- From: News Corp Australia Network
JAPAN has been accused of refusing to share vital performance details about its top-secret Soryu Class submarines with Australian officials.Australia has asked Japanese officials to provide critical information about stealth, power and combat system integration issues for the 4200-tonne boat considered front runner in the race to be the Navy’s future submarine, but Japan has so far declined to provide access to the information.
News Corporation also understands that the government’s 2015 Defence White Paper — due out by June — explores cutting the number of submarines from 12 to eight, with an option for two more and a budget well below $20 billion.
The 2009 White Paper included a requirement for 12 boats, but defence sources have argued strongly that the Royal Australian Navy could not crew that number of submarines.
The first one or two boats will be built overseas by the successful bidder with the rest to be assembled at ASC in Adelaide — which will likely be split and absorbed by the successful bidder — under a rolling schedule.
Japan has promised that the first two boats could be delivered within three years.
Mr Abbott threw open the doors for a competition on the weekend when he said Australian firms could bid.
Yesterday he ruled out any secret deal with Japan to buy its boats.
He said Australia wanted the best possible submarines at the best possible price to replace the ageing Collins Class fleet.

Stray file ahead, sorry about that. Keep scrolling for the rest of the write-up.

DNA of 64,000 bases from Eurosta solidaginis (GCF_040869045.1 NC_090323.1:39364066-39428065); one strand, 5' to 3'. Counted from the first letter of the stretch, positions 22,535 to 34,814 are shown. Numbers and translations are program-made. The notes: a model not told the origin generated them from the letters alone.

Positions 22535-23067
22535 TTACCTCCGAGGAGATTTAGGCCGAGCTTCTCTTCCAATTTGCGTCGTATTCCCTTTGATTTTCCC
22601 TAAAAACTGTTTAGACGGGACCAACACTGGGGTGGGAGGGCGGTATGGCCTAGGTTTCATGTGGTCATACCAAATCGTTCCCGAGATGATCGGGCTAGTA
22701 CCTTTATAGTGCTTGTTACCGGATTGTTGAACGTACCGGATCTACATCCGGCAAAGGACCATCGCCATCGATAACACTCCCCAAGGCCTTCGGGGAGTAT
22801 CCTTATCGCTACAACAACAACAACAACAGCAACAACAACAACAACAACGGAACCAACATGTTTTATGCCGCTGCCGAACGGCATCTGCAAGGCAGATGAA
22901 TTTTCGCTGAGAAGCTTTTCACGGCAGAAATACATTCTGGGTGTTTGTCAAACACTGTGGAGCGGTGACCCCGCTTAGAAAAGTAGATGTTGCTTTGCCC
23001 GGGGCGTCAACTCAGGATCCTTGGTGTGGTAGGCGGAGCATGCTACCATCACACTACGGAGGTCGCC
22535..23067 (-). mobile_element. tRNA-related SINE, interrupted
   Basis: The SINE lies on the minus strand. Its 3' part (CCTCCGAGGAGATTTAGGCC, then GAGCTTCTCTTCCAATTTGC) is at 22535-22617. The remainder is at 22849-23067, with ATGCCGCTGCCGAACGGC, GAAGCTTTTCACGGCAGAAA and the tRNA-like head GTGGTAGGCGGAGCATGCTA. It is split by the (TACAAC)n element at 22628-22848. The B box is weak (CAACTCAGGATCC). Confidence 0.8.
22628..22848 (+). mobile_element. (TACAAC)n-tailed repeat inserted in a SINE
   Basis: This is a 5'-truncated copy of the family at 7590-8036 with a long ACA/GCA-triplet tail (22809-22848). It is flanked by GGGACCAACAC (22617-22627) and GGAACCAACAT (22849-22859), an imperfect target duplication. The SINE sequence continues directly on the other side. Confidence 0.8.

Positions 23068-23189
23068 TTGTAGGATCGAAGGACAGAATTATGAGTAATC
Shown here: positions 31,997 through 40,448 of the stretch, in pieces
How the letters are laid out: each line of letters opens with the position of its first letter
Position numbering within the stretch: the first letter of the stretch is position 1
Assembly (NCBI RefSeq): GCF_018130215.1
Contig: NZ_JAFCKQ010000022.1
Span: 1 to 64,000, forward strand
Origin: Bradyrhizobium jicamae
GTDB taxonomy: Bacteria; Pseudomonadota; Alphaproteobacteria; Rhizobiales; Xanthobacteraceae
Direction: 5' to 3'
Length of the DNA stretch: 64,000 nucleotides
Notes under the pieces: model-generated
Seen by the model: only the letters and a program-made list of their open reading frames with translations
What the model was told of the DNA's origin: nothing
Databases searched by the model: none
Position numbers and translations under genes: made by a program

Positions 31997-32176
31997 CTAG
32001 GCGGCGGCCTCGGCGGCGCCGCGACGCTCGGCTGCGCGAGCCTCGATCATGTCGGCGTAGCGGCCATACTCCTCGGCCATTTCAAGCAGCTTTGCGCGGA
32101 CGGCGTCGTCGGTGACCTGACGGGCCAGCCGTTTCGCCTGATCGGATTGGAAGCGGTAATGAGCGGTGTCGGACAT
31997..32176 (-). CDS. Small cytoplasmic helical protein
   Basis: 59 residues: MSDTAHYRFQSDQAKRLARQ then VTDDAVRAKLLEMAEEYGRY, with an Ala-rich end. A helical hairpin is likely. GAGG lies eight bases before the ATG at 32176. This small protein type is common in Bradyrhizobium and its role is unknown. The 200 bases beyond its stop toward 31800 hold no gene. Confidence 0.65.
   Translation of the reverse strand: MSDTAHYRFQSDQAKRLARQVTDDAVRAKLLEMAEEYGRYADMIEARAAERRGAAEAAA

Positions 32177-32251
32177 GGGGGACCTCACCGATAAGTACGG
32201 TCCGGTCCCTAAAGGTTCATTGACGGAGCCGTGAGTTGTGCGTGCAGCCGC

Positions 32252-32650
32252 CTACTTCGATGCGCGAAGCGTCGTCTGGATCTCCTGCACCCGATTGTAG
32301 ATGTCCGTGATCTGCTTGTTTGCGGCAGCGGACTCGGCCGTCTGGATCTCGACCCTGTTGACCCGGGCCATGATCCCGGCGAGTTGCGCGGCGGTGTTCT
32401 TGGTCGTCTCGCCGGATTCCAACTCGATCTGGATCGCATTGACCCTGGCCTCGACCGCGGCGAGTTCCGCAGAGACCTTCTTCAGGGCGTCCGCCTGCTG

“There are no secret deals,” Mr Abbott said.
A spokesman for Defence Minister Kevin Andrews said the decision on a design partner and construction of the submarines will be based on a competitive evaluation process that takes fully into account capability requirements, cost, schedule, technical risk and value for money considerations.
“Any Australian company that can credibly meet these criteria will be considered on merit, as will potential international partners,” the spokesman said.
He did not address a specific question about issues with the Japanese negotiations.
The most likely solution appears to be a competitive evaluation process between Japan, Germany, France and Sweden.
Two options would be selected to fight it out in a competitive tender for the nation’s biggest ever defence project.
The most crucial element of its military “crown jewels” that Japan is unwilling to share with anyone is how the Soryu boats can cruise submerged at 20 knots with virtually no noise signature.
Stealth is a submarine’s greatest weapon and the Soryu is thought to be the most stealthy diesel powered submarine ever built.
The second area of concern is the boat’s propulsion system and exactly how it can provide an operating life of almost double that of the Collins Class boats.
“Without that information we cannot go with the Japanese option,” a defence source told News Corp.
The third area of concern is the integration of a US combat system and weapons into the Japanese hull.
The final hurdle is the perceived lack of security at the ASC shipyard in Adelaide and Australia in general.
“The Japanese are far better at security than we are,” a senior source said.
It is understood that Japanese officials pointed to an Australian TV documentary on the Collins boats that clearly revealed the subs’ noise signature.